With funding from the DOE Office of Basic Energy Sciences, she will design and build systems that use quantum dots (QD) to generate identical single photons (the simplest fundamental portions of light) in the wavelengths used for optical telecommunication. Quantum dots are light-emitting semiconductor nanostructures whose emission can be tuned to different wavelengths. They could potentially generate photons suitable to work at telecommunication and atomic wavelengths. That would help to reduce the high losses currently experienced when quantum information travels through the telecommunication optical fibers network.
The goal is then to couple QD single photons with alkali vapors, such as rubidium (Rb), which can reliably store quantum information. These light-matter interconnects may one day operate as a basis for quantum repeaters that receive and then re-emit quantum information making up nodes of quantum network connected by optical links over long distances. This research could be applied to a range of areas in quantum information science and technology such as quantum computing, quantum communications, and quantum sensing.
“Fast light-matter interconnects made of alkali atomic ensembles and photons from quantum dots (QDs) create a heterogenous system that combines the advantages of its homogenous components’, Zajac said. “Within this project we are going to develop fundamental understanding of interactions therein allowing us to develop components of long-distance quantum networks in the future. This DOE award gives me a fantastic opportunity to explore this important topic among the vibrant scientific community in Brookhaven Lab’s Instrumentation Division and beyond.”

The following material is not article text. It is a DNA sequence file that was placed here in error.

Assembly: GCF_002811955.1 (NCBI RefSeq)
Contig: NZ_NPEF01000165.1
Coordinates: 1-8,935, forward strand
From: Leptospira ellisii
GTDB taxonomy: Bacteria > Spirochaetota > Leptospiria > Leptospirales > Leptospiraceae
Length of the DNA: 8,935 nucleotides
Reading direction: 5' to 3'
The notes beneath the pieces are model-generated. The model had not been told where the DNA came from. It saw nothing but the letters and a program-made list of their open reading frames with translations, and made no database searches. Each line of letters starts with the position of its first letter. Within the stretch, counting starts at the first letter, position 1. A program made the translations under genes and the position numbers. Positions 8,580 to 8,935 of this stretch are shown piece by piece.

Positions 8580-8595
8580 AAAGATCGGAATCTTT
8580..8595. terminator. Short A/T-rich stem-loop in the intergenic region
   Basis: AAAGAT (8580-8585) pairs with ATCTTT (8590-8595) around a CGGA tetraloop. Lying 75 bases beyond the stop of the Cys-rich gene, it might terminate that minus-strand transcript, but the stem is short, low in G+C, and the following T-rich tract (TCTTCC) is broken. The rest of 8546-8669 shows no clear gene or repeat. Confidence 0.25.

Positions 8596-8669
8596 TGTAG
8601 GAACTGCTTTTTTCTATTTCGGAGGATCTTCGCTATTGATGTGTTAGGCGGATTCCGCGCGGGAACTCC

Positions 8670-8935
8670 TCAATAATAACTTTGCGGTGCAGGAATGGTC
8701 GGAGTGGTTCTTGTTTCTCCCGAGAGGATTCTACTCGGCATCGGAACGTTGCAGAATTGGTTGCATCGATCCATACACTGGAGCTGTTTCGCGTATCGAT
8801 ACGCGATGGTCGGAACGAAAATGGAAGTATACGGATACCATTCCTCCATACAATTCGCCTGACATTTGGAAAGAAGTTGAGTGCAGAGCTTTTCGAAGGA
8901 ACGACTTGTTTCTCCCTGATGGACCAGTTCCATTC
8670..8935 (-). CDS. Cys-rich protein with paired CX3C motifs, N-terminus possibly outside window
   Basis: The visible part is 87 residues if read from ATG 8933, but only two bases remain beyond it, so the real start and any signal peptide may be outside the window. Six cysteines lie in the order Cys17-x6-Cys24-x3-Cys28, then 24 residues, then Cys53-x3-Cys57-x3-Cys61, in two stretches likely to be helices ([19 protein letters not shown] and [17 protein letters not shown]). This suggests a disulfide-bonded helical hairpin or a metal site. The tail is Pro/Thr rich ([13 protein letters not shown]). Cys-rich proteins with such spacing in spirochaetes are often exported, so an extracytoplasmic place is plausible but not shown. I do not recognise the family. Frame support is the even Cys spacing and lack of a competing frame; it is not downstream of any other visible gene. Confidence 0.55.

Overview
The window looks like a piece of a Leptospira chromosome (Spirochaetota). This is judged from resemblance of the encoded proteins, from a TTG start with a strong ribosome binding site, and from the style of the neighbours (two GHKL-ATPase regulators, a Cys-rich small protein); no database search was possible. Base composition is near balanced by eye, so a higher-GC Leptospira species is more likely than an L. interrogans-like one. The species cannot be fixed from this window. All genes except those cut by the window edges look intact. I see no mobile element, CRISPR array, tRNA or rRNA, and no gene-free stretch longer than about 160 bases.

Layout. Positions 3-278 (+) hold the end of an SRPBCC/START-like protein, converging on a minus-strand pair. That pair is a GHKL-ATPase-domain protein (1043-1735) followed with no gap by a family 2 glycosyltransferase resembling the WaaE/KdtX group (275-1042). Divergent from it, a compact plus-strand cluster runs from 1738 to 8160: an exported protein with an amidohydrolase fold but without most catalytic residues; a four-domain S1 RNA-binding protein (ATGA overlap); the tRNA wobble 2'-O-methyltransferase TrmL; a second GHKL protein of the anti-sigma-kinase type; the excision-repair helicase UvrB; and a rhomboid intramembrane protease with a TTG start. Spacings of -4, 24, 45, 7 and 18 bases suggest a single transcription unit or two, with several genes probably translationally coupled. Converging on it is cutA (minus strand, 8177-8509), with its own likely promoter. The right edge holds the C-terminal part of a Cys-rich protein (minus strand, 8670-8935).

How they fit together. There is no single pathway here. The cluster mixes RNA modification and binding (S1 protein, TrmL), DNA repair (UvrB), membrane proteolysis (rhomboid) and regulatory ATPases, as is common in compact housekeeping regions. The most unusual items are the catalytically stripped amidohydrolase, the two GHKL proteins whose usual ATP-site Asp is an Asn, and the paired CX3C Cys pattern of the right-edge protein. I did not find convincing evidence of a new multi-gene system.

Zajac pursued her education in the United Kingdom, earning her master’s degree in physics from Southampton University in 2008 and her Ph.D. in physics from Cardiff University in 2013. She was a postdoctoral research associate at Heriot-Watt University from 2013 to 2016 and a research fellow at St. Andrews University in 2016. Before joining Brookhaven Lab’s Instrumentation Division as a quantum scientist in 2021, she was a senior researcher at Oxford University (2020-21), United Kingdom.
Brookhaven National Laboratory is supported by the Office of Science of the U.S. Department of Energy. The Office of Science is the single largest supporter of basic research in the physical sciences in the United States and is working to address some of the most pressing challenges of our time. For more information, visit science.energy.gov.
Denise Yazak and Danielle Roedel contributed to the writing of this news release.